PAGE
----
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. Last Updated: 07/27/2016

Exhibit of Old Maps More Than Geography




The next time you're nodding off on the subway, take a long look at the Moscow metro map. It's compact, functional and stripped of all unnecessary detail - the exact opposite of the intricate, verbose maps on exhibit at the Union Gallery on Smolenskaya Ulitsa.


The maps in the exhibit, titled "Russia and the Rest of the World," date from the 16th to the beginning of the 20th century and give insight into the politics and attitudes of their time.


"Before Peter the Great, there were basically no maps of Russia," says Anna Kotlyar, the gallery's main chief critic.


Russia had maps before Peter the Great, but they were more impressionistic than scientific. They showed approximately where different ethnic groups were located, as opposed to showing rivers, roads and other geographical features.


But Europeans who traded in Russia needed accurate maps, and most of the maps in the exhibit were created by foreigners.


A map drawn by Dutchman Gessel Gerrits in 1614 is an excellent illustration of the Western attitudes toward Russia. One corner is dominated by a map of Moscow, and Central Russia is drawn in a fair amount of detail. On the right-hand side, the map drops off abruptly, and Gerrits simply wrote the word "Tartar" to depict all of modern day Siberia.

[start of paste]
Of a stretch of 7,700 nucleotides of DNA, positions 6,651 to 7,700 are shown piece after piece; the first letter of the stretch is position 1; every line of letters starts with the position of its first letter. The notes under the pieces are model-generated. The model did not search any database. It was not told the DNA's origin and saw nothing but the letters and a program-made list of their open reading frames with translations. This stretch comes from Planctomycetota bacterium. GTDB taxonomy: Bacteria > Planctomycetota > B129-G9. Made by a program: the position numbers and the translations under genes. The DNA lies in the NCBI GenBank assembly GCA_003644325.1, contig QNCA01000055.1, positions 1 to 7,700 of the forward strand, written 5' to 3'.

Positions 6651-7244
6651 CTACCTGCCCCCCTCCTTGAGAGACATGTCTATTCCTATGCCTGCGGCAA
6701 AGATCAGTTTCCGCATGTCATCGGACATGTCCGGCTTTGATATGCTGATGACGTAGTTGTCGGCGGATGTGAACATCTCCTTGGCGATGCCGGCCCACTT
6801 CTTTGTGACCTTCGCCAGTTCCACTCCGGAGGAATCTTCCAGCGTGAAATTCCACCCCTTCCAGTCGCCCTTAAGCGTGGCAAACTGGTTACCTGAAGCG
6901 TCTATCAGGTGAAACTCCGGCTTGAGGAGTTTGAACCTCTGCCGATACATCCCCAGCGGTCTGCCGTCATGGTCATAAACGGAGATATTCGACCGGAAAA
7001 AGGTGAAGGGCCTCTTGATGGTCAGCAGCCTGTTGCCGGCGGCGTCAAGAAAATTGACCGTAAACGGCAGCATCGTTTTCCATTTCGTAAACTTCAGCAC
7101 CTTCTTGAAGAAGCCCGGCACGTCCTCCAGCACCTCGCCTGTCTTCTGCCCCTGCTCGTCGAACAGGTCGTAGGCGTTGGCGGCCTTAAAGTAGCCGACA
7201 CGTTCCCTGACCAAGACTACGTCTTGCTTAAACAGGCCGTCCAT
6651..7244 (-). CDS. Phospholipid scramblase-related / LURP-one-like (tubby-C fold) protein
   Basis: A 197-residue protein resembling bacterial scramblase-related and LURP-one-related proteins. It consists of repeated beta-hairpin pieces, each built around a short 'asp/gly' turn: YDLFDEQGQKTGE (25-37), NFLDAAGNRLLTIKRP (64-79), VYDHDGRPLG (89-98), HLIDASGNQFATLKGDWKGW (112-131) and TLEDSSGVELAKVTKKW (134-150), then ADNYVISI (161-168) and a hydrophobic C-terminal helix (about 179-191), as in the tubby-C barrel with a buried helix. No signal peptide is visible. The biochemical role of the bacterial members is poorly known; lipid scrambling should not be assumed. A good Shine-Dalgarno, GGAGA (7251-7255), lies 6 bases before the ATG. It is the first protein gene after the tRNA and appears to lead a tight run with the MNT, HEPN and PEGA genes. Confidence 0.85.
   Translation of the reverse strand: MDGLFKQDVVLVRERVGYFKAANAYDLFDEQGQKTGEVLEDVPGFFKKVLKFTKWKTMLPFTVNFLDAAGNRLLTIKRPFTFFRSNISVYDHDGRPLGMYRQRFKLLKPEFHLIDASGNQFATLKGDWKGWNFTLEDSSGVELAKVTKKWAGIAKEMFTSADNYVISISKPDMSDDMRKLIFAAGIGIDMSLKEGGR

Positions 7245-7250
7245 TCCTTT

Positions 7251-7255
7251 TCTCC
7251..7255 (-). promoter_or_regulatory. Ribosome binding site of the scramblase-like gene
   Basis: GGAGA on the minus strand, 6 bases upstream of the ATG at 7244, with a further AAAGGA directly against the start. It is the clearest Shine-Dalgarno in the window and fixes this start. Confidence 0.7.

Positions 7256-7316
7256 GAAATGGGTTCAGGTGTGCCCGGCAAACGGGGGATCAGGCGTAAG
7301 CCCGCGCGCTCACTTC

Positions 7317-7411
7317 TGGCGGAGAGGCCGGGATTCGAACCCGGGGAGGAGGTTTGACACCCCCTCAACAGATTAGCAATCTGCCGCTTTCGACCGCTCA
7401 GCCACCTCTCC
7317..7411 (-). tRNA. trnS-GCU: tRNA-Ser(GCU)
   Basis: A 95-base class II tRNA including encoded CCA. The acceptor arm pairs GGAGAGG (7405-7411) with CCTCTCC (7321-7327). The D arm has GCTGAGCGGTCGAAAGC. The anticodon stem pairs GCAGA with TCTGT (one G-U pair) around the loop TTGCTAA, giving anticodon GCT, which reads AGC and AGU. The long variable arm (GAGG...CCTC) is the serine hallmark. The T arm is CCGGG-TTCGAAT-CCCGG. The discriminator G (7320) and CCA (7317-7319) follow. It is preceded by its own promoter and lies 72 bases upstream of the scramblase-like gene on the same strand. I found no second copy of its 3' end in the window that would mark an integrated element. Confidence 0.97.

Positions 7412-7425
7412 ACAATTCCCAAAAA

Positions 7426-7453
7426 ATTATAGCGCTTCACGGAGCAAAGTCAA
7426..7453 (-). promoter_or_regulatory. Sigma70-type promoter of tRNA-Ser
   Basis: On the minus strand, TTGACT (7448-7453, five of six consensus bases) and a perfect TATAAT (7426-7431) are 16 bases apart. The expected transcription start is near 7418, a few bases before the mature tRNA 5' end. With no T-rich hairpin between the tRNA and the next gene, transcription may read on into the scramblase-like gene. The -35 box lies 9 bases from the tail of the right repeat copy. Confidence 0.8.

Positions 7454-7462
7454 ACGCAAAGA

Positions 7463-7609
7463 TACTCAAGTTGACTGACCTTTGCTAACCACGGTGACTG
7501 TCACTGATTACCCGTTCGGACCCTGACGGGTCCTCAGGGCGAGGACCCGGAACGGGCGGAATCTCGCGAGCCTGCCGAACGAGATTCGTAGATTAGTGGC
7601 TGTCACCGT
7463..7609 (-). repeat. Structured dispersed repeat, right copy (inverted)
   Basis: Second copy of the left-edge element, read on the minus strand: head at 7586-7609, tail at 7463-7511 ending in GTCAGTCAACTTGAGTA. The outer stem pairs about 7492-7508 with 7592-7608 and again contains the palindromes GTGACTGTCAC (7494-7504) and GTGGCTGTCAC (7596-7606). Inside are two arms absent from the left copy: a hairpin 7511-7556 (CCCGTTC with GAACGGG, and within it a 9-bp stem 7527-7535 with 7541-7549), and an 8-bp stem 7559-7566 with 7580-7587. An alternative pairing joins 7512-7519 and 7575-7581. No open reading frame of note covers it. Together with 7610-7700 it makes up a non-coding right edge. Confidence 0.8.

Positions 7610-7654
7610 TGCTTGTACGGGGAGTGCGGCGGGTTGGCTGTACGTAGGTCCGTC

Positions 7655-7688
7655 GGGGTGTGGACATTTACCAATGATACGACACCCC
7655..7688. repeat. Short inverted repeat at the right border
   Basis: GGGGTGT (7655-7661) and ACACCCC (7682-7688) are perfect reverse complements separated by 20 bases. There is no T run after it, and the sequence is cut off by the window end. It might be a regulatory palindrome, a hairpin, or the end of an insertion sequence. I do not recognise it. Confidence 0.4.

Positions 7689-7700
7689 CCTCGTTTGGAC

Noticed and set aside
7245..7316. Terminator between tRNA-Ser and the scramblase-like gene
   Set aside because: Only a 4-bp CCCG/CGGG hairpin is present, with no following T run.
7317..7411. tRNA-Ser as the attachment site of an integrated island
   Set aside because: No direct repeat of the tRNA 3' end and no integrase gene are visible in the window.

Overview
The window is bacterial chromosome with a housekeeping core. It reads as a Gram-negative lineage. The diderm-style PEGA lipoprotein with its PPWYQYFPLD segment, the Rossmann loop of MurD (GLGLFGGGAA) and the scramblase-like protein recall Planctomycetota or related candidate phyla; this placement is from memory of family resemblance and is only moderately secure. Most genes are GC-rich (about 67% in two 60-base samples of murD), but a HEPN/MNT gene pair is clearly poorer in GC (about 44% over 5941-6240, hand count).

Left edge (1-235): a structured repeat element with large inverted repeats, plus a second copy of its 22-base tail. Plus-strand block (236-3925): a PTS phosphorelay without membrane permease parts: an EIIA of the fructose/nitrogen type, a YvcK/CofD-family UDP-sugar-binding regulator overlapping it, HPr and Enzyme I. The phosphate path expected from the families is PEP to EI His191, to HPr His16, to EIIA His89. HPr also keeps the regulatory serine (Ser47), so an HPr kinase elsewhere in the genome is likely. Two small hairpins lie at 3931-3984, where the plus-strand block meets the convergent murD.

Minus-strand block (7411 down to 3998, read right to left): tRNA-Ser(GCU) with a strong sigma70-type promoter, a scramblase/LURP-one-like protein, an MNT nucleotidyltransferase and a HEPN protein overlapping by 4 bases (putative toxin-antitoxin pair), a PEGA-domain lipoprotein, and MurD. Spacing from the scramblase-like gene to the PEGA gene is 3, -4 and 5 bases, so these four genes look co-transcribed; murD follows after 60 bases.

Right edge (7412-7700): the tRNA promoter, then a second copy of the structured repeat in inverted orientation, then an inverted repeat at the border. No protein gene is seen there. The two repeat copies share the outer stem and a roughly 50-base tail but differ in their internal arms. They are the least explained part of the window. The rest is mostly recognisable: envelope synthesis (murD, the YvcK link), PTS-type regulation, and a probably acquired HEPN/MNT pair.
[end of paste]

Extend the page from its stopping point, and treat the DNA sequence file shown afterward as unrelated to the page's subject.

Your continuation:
This map and others from the same atlas, "Theatrum Orbis Terrarum," were used as the basis for most 17th-century maps of Russia.


The two most noticeable maps located at the gallery are not actually part of the exhibit but are on permanent display. One depicts Europe in 1914 but has none of the usual borders and geographical features. Instead, a caricature of the tsar represents Russia, while different animals represent other European countries. The other map shows Russia as a large black bear.


While visitors to the gallery are immediately drawn to these cartoon-style maps, Kotlyar tries to steer them away in the direction of the maps in the exhibit, which are less dramatic but by no means less important.


While the caricature maps explicitly use cartography as a form of political commentary, the maps in the exhibit show people's unconscious attitudes, expressed through their visualization of space.


The exhibit runs until Nov. 20 at the Union Gallery, 6 Smolenskaya Ulitsa. Tel. 241-0255/7136/7036. 10 a.m. to 8 p.m., Saturday and Sunday 11 a.m. to 8 p.m. Nearest metro: Smolenskaya.